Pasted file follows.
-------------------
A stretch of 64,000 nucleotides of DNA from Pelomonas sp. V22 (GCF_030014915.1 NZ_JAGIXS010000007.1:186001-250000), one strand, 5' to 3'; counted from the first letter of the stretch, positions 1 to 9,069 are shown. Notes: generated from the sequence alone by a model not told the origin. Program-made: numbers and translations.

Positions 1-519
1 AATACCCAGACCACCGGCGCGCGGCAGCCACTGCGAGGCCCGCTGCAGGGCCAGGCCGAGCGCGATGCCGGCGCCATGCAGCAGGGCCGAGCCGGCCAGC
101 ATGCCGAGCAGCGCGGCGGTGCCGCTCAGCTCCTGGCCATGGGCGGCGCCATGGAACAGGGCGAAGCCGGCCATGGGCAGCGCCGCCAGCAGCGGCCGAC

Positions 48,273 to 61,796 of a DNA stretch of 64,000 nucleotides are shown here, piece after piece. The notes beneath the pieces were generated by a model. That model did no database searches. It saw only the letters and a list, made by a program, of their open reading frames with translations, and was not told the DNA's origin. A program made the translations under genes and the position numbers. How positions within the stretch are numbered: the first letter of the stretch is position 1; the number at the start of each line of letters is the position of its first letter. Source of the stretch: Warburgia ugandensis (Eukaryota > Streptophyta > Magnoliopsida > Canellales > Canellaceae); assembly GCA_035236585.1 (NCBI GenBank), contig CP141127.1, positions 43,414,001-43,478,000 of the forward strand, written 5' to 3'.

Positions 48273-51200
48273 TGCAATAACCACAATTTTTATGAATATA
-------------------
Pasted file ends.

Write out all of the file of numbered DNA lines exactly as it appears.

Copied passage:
A stretch of 64,000 nucleotides of DNA from Pelomonas sp. V22 (GCF_030014915.1 NZ_JAGIXS010000007.1:186001-250000), one strand, 5' to 3'; counted from the first letter of the stretch, positions 1 to 9,069 are shown. Notes: generated from the sequence alone by a model not told the origin. Program-made: numbers and translations.

Positions 1-519
1 AATACCCAGACCACCGGCGCGCGGCAGCCACTGCGAGGCCCGCTGCAGGGCCAGGCCGAGCGCGATGCCGGCGCCATGCAGCAGGGCCGAGCCGGCCAGC
101 ATGCCGAGCAGCGCGGCGGTGCCGCTCAGCTCCTGGCCATGGGCGGCGCCATGGAACAGGGCGAAGCCGGCCATGGGCAGCGCCGCCAGCAGCGGCCGAC

Positions 48,273 to 61,796 of a DNA stretch of 64,000 nucleotides are shown here, piece after piece. The notes beneath the pieces were generated by a model. That model did no database searches. It saw only the letters and a list, made by a program, of their open reading frames with translations, and was not told the DNA's origin. A program made the translations under genes and the position numbers. How positions within the stretch are numbered: the first letter of the stretch is position 1; the number at the start of each line of letters is the position of its first letter. Source of the stretch: Warburgia ugandensis (Eukaryota > Streptophyta > Magnoliopsida > Canellales > Canellaceae); assembly GCA_035236585.1 (NCBI GenBank), contig CP141127.1, positions 43,414,001-43,478,000 of the forward strand, written 5' to 3'.

Positions 48273-51200
48273 TGCAATAACCACAATTTTTATGAATATA